HIV Rashes in Women

HIV Rashes in Women

One of the early symptoms of HIV that might develop within the first two months after onset of the infection with the virus is the development of an HIV rash. These rashes resemble normal skin lesions, and can appear anywhere on the body. This article provides some information about these rashes, their symptoms and treatment in females.
The human immunodeficiency virus (or HIV) is a virus, which when enters the body, can cause a series of infections and other complications, that may end up in AIDS (Acquired Immunodeficiency Syndrome). This is one of the deadliest diseases known to the human race, which, unfortunately, has no cure as yet. HIV/AIDS doesn't differentiate between genders and affects both men and women equally. The common modes of spread of this aggressive virus is through unprotected sex and sharing hypodermic needles. It can also be passed from the affected mother to her child. The virus remains dormant for a specific period of time, after which its presence is observed by the symptoms like fever, persistent cold and cough, headaches, skin rashes, etc. The development of an HIV rash is one of the first signs that indicates that the virus has attacked the body. The infection is usually mild in the initial stages, but increases in intensity as time progresses. The appearance of these rashes in women and men are almost similar.


Most common infections that could cause rashes in individuals affected by HIV include Kaposi's sarcoma lesions, and infections like herpes, shingles, and Molluscum contagiosum.
  • One of the primary symptoms that is observed in women is the occurrence of sores or rashes on the face and trunk. They may also appear on the hands and feet. Sometimes, when the virus spreads to the other regions in the body, it can cause an eruption of ulcers, mostly in the genital region and inside the mouth.
  • In case the rash has turned severe, then it can result in the peeling of skin, in the genital region, and other places where the sores have appeared. In some cases, the sores may also be filled with pus.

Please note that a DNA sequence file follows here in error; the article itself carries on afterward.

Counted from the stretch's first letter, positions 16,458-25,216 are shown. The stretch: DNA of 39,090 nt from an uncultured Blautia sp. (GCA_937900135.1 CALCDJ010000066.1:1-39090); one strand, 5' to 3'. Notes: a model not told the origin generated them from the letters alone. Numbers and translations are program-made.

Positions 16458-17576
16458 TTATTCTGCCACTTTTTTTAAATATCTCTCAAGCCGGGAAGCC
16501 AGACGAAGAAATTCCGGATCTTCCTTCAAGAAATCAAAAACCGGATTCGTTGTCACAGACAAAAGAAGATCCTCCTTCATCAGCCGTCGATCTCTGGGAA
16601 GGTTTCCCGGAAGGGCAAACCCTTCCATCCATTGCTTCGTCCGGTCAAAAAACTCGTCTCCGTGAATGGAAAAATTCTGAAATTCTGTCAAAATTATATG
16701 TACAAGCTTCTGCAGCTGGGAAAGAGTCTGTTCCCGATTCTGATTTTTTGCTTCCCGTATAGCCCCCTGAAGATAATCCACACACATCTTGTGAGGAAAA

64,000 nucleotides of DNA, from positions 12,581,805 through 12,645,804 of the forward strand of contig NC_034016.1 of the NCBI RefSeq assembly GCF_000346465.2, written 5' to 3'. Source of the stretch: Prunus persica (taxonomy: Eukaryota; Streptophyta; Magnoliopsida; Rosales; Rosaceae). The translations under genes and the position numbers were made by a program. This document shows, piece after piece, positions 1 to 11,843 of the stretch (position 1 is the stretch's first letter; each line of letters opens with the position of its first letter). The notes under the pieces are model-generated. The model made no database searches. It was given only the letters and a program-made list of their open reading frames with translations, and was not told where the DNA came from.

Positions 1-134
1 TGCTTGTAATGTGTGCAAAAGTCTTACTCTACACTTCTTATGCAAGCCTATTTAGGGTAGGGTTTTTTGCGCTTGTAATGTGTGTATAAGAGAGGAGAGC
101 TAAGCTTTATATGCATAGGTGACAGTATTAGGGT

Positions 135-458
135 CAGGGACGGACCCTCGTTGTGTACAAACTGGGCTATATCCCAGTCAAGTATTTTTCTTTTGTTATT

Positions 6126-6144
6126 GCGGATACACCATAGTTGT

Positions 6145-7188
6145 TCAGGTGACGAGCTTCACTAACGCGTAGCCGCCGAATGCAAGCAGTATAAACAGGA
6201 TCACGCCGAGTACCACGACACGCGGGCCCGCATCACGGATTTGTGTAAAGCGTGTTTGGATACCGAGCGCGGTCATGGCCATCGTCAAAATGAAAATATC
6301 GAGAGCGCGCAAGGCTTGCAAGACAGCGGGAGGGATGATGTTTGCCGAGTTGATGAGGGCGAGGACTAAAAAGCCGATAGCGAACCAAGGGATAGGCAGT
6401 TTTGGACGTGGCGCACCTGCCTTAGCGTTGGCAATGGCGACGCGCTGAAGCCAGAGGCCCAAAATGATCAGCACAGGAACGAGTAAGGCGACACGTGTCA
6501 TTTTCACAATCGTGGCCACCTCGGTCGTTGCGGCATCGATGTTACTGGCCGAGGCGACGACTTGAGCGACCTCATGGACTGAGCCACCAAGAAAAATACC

• Another symptom is the appearance of red patchy skin, which may cause itching. The patch may also turn darker, and is usually leathery to touch. It can show up on any part of the body. Some women may also observe pimple-like eruptions on their torso, arms, back, and feet.
  • In some cases, the sores and blisters (specially in the genital region) may cause a burning sensation. The rash in this region may resemble folliculitis and hives.
  • Other HIV symptoms accompanying the rash are persistent diarrhea, oral thrush, high-grade fever, swelling in the lymph nodes, fatigue, etc. Generalized body weakness, loss of appetite, and nausea are also observed in affected women.

The duration of these rashes is approximately for a couple of days, and can last for about 2 weeks or more. It is important to remember that the rashes do not appear in every person, who has tested positive. A few people may experience the eruption of skin rashes, which is usually mistaken as an allergic reaction to HIV medications. Whether the HIV rash is chronic or acute, administering treatment will prevent it from becoming severe. However, as there is no complete cure for HIV as yet, the aim of the treatment is to reduce the severity of the symptoms, and controlling its spread. Doctors may also prescribe ointments and oral medications to reduce the irritation and itchy feeling caused due to these rashes. Practicing safe sex, using sterile needles, and undergoing tests, etc., are some of the preventive measures. Since the virus can also be spread through blood transfusions, it is essential to get yourself tested and also to use blood from reliable sources.

Exercising proper precautions to prevent the spread of HIV can prevent the occurrence of this pandemic and curb its spread.

Disclaimer: This Buzzle article is for informative purposes only, and should not be used as a replacement for expert medical advice.